Wal-Mart de Mexico was an aggressive and creative corrupter, offering large payoffs to get what the law otherwise prohibited, an examination by The New York Times found. Part 4 the concluding part describes how protesters and concerned citizens from many walks of life were silenced because bribes had already been paid through various channels and Wal-Mart got its way in the end.
Archaeology Bribe: Up to $81,000
Wal-Mart could not build by the pyramids without a permit from the agency that protects Mexico’s cultural landmarks. Wal-Mart de Mexico offered a “donation” of up to $45,000 and a “personal gift” of up to $36,000 in exchange for the permit, records and interviews show.
“I told him, ‘I don’t want a dime, not as a donation, not as anything, because it may be interpreted as something else,’ ” she said. Sergio Raúl Arroyo, the director general of INAH, recalled in an interview that Ms. Miró had told him about Wal-Mart’s offer. He could not recall any other instance of a company offering a donation while it was seeking a permit. “That would have been totally irregular,” he said. “It was obvious we had to be very careful with these people.”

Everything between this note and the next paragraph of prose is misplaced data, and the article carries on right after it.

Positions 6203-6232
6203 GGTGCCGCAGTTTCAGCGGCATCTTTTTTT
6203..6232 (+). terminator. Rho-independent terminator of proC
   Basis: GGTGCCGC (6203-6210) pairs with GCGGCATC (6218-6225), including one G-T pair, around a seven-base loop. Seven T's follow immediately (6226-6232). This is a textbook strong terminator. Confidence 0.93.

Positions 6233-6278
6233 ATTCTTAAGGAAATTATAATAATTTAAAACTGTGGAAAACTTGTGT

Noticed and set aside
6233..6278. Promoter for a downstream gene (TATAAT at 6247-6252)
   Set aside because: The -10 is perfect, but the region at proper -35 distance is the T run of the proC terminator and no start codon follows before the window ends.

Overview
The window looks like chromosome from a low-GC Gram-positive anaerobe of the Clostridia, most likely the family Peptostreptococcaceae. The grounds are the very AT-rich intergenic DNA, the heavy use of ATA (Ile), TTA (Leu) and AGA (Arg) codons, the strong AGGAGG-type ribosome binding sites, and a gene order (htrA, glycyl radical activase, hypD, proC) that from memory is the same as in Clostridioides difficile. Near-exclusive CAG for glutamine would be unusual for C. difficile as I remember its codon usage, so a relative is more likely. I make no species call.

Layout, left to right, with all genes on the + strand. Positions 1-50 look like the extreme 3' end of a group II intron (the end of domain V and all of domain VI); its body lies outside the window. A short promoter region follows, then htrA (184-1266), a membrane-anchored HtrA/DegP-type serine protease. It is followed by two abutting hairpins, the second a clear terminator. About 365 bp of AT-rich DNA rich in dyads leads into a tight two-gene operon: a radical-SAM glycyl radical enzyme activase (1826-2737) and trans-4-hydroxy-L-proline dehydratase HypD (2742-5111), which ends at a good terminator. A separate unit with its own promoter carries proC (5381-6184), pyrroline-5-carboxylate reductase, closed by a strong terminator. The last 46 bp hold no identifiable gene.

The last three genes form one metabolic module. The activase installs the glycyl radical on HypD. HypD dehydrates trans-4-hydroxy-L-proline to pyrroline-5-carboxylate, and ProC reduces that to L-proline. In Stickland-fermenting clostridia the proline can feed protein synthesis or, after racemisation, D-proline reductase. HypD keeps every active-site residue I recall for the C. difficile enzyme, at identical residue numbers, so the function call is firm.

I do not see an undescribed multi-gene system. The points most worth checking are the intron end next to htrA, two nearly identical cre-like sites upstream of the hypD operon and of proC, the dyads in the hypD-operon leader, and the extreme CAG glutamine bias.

“I told Miró to accept no donations,” he added. “Not even a pair of scissors.” And yet in June 2004, three weeks after Ms. Miró signed the permit, Mr. Resendiz spoke about a payment to INAH during his private meeting with Teotihuacán’s council. “INAH itself is asking us for a considerable contribution,” Mr. Resendiz said. “We are going to formalise the contribution next Monday,” he added. “But it is a fact.”
Mr. Resendiz, who has been placed on administrative leave pending Wal-Mart’s investigation, declined to comment. Every INAH official interviewed, including Ms. Miró’s chief architect, Carlos Madrigal, denied accepting money from Wal-Mart. But Mr. Sabais, the agency’s top lawyer in Teotihuacán, knew nothing about official donations or personal gifts on the day he stopped construction. All he knew was that he was being summoned to INAH’s headquarters in Mexico City. Over several tense meetings, he recalled, his bosses confronted their embarrassing predicament: INAH had halted construction even though Wal-Mart had the required permit. Yet the agency had given Wal-Mart that permit without first conducting a survey and liberating the land.